The realm where fantasy's dreams and horror's nightmares intersect — I'd call it a "twilight realm" if the word hadn't forever been ruined by you-know-what — has a long history of tales of childhood nostalgia colored by the supernatural. Stephen King has written any number of these. Dan Simmons' Summer of Night comes to mind. And Ray Bradbury? — well, there you are.
It isn't surprising in the least to have another such story from modern fantasy's most popular purveyor of bedtime baroque, Neil Gaiman. The Ocean at the End of the Lane is a breathtaking little epic in miniature that leaves its ultimate meanings squarely in the hands of readers to decide. Is it a cautionary tale about the seductive power of evil? A loving testimony to the bonds of friendship and the sacrifices we make for it? A valentine to childhood, and the way we patch the holes in our memory of it with moments of wonder and magic? Could it even share some DNA with American Gods, in the way that the Hempstock family all seem to be gods of one sort or another, protecting their little nook of rural England? All of this and more is given free rein in the reader's imagination by Gaiman, who asks nothing other than the sliver of time it takes to tell you his story.
The book has a curious sort of unreliable narrator, in that he narrates everything with perfect clarity, including the moments where he has forgotten everything he's just written. Is he remembering, or is he actually traveling in time, reliving his childhood memories and relating them to us in real time, before time (and other factors) steal those events away again? It's this kind of playful approach to narrative depth that gives Ocean so much of its power. I have, in the past, been one of Gaiman's more vocal critics about this mercurial power he has to make his stories seem so much better and deeper than they really are, prioritizing style and mood over story craft and substance. But after years of developing as a novelist, I think with Ocean, Gaiman has matched his vision and voice to just the right kind of story. This is a deceptively simple tale, unless you choose to look deeper.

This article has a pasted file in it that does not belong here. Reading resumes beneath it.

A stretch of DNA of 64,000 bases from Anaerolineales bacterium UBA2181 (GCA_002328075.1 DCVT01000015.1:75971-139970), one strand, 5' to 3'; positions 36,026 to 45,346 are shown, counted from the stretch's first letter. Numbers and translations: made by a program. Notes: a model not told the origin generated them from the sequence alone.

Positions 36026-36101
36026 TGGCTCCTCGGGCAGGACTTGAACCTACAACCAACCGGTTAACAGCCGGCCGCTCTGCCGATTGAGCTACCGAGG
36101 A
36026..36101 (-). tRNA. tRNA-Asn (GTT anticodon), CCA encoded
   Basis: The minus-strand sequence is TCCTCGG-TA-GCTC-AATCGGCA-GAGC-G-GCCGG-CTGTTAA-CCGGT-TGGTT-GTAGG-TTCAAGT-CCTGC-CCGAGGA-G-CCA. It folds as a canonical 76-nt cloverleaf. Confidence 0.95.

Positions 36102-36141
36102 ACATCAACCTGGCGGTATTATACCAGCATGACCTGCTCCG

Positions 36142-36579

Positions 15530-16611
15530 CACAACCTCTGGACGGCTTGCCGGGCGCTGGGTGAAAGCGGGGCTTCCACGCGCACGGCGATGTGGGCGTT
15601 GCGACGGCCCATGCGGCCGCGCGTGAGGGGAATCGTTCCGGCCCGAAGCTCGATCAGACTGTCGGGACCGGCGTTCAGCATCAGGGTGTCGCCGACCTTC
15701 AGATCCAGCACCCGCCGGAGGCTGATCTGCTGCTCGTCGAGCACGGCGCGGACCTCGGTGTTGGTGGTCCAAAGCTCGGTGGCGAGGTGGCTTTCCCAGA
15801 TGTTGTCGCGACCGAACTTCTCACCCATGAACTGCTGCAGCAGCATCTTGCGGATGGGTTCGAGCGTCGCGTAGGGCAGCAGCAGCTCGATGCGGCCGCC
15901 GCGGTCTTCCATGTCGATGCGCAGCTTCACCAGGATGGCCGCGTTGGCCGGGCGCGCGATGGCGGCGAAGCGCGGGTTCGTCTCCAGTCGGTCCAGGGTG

Note the delicacy in Gaiman's writing right from the very first paragraphs, as we learn, without having to be told explicitly, that the narrator has not only attended a funeral but that it was an emotionally exhausting one. He flees this moment of adult despair into the comfort of his past, where he encounters memories long buried. They may not even be real ones, but they're ones we believe. He recalls his sister and his parents, a home that may not have been especially close, but was home, where his best friends were his favorite books, as they are for so many introverted and creative children. He recalls the Hempstocks, the family at the end of the lane, whose farmhouse had a small pond out back, a pond that their daughter Lettie always insisted was an ocean. And he recalls the time everything went, briefly, very very wrong, after a tenant his financially strapped parents had taken in committed suicide, and his death ushered something into our world that doesn't belong.
I think this story rates with Bradbury's Something Wicked This Way Comes. Gaiman is so in command of his storytelling skill here that he doesn't need to work to find the tale. It just forms. He has written several stories for young readers by now, but I find this one the most satisfying to date, because it is honest in conveying the sad truth that combating evil almost always requires sacrifice. (It's this that I think makes Ocean so much better than, say, Coraline.) And you don't necessarily get to live happily ever after. You may live, but the "happily ever after" part is up to you.
The concept of a clan of godlike beings in the form of a gentle family of farm women, living in a home where the cooking is always mouth-watering, and bedrooms are lit by candles and there's always a wise cat purring on a windowsill, is calculated to be delightful to those of us who think childhood still ought to be idealized. When they stand in the path of the dark forces that have come to invade our narrator's life, the Hempstock women do it with an authority that is essentially maternal. Some fantasies are given such hard and detailed work in their construction — I'm thinking of Martin's Westeros or Erikson's Malazan here — that they ask to be studied and analyzed to obsessive degrees. But Gaiman's worlds are simply meant to be experienced, and this one in particular draws its value from just how fleeting the experience is. As the Hempstocks gently buff over our narrator's memory until all he can recall clearly is the duck pond, what we take away is that a child's experience of the world, even in its darkest moments, can be rescued by wonder. Could a duck pond possibly be an ocean? And where would it come from? Does it matter? Why sweat the details? We see a pond, and in our minds an ocean appears, and worlds open wide. That is the great joy of fantasy in our lives.